October 7, 2013 |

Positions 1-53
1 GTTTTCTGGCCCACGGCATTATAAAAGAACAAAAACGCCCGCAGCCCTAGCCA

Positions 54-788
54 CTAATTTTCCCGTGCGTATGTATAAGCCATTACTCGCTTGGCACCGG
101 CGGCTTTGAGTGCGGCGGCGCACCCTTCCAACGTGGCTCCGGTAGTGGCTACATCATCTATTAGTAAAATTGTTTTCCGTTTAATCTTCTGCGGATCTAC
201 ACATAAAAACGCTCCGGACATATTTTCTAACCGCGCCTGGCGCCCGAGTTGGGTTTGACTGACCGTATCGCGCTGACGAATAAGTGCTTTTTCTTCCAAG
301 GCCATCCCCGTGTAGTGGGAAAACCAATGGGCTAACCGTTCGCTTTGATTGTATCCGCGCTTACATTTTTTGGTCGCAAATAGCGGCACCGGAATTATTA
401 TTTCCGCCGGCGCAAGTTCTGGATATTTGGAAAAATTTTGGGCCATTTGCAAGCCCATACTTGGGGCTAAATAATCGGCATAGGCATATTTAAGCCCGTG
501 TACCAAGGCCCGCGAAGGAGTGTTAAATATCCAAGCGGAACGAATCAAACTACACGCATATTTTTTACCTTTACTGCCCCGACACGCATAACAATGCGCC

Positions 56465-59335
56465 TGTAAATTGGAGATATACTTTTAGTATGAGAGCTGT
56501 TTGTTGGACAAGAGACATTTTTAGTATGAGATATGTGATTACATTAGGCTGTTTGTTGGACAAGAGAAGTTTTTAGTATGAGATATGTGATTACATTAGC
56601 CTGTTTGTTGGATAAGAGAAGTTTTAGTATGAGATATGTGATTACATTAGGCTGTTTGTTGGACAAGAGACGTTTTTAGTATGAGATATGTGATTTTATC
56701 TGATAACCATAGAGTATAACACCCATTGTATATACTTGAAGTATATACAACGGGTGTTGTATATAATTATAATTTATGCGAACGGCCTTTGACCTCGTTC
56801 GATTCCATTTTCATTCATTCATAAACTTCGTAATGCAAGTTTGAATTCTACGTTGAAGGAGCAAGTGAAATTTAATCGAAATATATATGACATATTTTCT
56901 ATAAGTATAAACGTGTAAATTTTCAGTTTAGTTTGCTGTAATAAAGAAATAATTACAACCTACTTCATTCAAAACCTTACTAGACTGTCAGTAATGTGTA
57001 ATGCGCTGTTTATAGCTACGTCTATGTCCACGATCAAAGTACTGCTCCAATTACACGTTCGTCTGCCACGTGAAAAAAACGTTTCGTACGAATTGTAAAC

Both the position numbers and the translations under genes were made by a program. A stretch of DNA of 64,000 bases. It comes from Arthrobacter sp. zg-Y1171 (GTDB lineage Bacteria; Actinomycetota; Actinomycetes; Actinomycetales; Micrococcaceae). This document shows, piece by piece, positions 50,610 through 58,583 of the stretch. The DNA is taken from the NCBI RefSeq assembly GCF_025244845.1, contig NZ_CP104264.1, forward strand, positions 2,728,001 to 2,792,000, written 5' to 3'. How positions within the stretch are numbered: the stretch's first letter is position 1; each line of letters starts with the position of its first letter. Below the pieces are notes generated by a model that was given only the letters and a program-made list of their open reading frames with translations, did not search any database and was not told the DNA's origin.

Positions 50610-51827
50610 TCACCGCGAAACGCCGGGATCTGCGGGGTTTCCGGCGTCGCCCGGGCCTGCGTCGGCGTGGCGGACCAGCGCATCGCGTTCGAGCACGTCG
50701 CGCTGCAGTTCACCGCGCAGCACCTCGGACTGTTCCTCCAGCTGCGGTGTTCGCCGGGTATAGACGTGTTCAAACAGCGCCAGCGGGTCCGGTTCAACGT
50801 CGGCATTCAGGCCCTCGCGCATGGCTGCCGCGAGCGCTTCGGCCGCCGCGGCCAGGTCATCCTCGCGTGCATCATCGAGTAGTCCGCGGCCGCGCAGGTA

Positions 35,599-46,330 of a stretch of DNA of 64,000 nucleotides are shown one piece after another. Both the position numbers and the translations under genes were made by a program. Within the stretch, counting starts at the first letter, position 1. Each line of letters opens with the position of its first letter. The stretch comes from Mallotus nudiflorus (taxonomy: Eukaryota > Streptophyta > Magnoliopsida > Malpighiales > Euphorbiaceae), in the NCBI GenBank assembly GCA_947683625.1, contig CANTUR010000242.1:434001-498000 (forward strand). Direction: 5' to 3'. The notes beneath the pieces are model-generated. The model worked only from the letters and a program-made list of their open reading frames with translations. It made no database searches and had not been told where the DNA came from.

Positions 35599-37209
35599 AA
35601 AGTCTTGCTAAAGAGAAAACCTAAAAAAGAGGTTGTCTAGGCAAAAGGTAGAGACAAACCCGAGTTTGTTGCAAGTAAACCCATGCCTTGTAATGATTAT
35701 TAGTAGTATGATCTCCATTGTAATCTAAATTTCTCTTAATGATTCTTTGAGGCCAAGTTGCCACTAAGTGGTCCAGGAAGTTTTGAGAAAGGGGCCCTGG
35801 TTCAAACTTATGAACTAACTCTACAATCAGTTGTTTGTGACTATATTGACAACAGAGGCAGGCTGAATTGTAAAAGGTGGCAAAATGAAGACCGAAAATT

The Draconid meteor shower appears each October, and it can produce a big show or a big shrug. Tonight, however, there's reason for hope. The Draconids - expected to peak Monday around sunset - occur annually thanks to the ribbon of space dust left behind by Giacobini-Zinner, a comet that travels around the sun every 6½ years. In October, Earth passes through this dust, and as pieces of filament encounter our atmosphere, light streaks through the sky. What's great about the Draconids is that, although generally more faint, they're slower-moving meteors, so the light trails linger.